June 2013
Volume 54, Issue 15
Free
ARVO Annual Meeting Abstract  |   June 2013
Constitutive Rhodopsin Activation rather than Mistrafficking Results in Photoreceptor Death in the D190N Preclinical Model of Retinitis Pigmentosa
Author Affiliations & Notes
  • Javier Sancho-Pelluz
    Department of Ophthalmology, Columbia University, New York, NY
    Department of Medicine, Catholic University of Valencia, Valencia, Spain
  • Winston Lee
    Department of Ophthalmology, Columbia University, New York, NY
  • Yiting Tsai
    Department of Ophthalmology, Columbia University, New York, NY
  • Iyas Washington
    Department of Ophthalmology, Columbia University, New York, NY
  • Stephen Tsang
    Department of Ophthalmology, Columbia University, New York, NY
    Department of Pathology and Cell Biology, College of Physicians and Surgeons, Columbia University, New York, NY
  • Chyuan-Sheng Lin
    Herbert Irving Comprehensive Cancer Center, Columbia University, New York, NY
    Department of Pathology and Cell Biology, College of Physicians and Surgeons, Columbia University, New York, NY
  • Footnotes
    Commercial Relationships Javier Sancho-Pelluz, None; Winston Lee, None; Yiting Tsai, None; Iyas Washington, None; Stephen Tsang, None; Chyuan-Sheng Lin, None
  • Footnotes
    Support None
Investigative Ophthalmology & Visual Science June 2013, Vol.54, 4180. doi:
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      Javier Sancho-Pelluz, Winston Lee, Yiting Tsai, Iyas Washington, Stephen Tsang, Chyuan-Sheng Lin; Constitutive Rhodopsin Activation rather than Mistrafficking Results in Photoreceptor Death in the D190N Preclinical Model of Retinitis Pigmentosa. Invest. Ophthalmol. Vis. Sci. 2013;54(15):4180.

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      © ARVO (1962-2015); The Authors (2016-present)

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Abstract

Purpose: D190N, a missense mutation in rhodopsin, causes autosomal dominant retinal degeneration (adRP) in humans. Affected patients present hyperfluorescent retinal rings, decreases in a- and b-waves, and progressive rod photoreceptor degeneration. Two hypotheses had been developed to explain this degeneration: (a) defective rhodopsin trafficking prevents proteins from correctly exiting the endoplasmic reticulum, or (b) elevated rate of constitutive mutant rhodopsin signaling causes excitotoxicity. A knock-in mouse model with D190N mutation was used to address the controversy. We approached the question not only by observing the physiology and histology of the retina, but also by checking the rhodopsin glycosylation state, and its thermal decay.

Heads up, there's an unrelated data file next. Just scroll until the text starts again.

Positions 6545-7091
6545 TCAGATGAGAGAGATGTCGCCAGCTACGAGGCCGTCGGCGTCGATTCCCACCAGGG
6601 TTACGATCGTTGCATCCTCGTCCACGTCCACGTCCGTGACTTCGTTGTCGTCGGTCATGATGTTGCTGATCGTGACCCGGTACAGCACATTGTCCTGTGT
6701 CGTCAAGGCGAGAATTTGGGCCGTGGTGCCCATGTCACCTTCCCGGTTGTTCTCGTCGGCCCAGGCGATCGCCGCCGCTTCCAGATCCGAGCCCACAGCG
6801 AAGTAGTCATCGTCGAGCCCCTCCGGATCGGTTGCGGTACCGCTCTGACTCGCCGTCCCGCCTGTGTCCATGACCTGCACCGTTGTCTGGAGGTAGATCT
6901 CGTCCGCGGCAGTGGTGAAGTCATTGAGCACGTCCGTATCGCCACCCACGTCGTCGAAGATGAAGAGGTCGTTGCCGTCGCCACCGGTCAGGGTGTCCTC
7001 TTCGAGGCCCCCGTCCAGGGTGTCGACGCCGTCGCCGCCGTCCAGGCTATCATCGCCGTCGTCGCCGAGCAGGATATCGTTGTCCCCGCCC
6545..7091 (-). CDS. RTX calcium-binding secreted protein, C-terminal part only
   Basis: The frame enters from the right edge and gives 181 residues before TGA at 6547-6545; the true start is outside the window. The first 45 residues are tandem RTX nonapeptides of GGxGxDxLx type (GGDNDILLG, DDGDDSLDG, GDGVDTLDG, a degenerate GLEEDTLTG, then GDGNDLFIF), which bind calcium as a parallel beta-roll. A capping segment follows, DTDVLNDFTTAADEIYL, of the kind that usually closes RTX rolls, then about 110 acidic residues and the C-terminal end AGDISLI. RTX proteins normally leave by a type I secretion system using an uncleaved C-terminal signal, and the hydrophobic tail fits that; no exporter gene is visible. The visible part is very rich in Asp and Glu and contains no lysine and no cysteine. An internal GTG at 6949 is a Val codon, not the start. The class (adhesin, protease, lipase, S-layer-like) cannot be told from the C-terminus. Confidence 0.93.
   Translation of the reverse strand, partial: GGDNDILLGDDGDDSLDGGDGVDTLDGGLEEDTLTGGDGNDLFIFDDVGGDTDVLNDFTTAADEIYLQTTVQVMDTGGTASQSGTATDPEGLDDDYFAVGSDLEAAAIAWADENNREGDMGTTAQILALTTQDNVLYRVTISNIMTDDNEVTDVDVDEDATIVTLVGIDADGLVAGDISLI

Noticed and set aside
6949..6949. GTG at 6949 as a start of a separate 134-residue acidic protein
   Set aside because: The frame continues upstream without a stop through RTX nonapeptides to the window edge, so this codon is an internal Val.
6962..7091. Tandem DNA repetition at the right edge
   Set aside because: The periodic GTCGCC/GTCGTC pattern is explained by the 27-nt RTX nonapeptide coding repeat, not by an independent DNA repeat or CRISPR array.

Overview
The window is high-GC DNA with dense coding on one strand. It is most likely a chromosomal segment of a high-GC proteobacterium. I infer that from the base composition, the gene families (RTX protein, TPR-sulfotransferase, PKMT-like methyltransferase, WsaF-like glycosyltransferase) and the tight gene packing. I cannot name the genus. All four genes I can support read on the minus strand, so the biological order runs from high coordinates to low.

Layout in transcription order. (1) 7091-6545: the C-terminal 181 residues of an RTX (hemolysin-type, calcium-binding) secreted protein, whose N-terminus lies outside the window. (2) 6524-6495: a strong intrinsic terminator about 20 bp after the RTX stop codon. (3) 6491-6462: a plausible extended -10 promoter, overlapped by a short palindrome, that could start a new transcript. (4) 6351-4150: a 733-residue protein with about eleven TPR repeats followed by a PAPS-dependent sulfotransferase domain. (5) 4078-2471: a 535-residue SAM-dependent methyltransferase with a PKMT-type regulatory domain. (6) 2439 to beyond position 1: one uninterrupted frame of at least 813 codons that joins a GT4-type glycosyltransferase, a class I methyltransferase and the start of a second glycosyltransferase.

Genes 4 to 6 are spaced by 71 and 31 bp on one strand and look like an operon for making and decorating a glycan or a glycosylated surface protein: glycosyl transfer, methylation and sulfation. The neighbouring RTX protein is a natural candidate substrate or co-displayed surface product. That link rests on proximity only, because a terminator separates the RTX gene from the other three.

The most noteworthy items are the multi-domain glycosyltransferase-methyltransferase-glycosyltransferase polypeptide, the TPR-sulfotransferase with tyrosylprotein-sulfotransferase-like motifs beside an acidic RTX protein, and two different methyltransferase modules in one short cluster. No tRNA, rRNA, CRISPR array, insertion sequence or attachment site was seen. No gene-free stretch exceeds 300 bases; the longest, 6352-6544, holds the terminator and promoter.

Methods: D190N animals were the object of electrophysiological and autofluorescence studies. Rhodopsin localization was studied by immunohistochemistry. To investigate the glycosylation status of D190N rhodopsin, retinal homogenates of wt and D190N animals were treated with Endo H and PNGase F deglycosylation enzymes. Thermal decay rates of retinal extracts from D190N mice and wt controls were studied by measuring the absorbance at 500 nm.

Results: Glycosylated rhodopsin was found at ~35 kD in both mutant and wt homogenates. After Endo H treatment, protein was found also ~35 kD in both homogenates. Rhodopsin from both wt and mutant mice shifted to a lower molecular weight (~32 kD) after PNGase F treatment. Rhodopsin from mutant mice appeared to behave similarly to wt rhodopsin after deglycosylation, which is consistent with correct trafficking to the OS. The half-life of the decay process was 1.18 ± 0.02 min for heterozygous D190N/+ retinal extract; however, the wt extract did not sufficiently decay within the duration of the test (20 minutes) to calculate a half-life.

Conclusions: Our results suggests that the D190N mutation resulted in thermally unstable rhodopsin causing constitutive signaling, not defective trafficking. Rhodopsin glycosylation state in the mutant retina appeared to be similar to that in the wt animal. Furthermore, increased thermal isomerization of rhodopsin 11-cis retinal to all-trans retinal was noted in the mutant.

Keywords: 702 retinitis • 494 degenerations/dystrophies  
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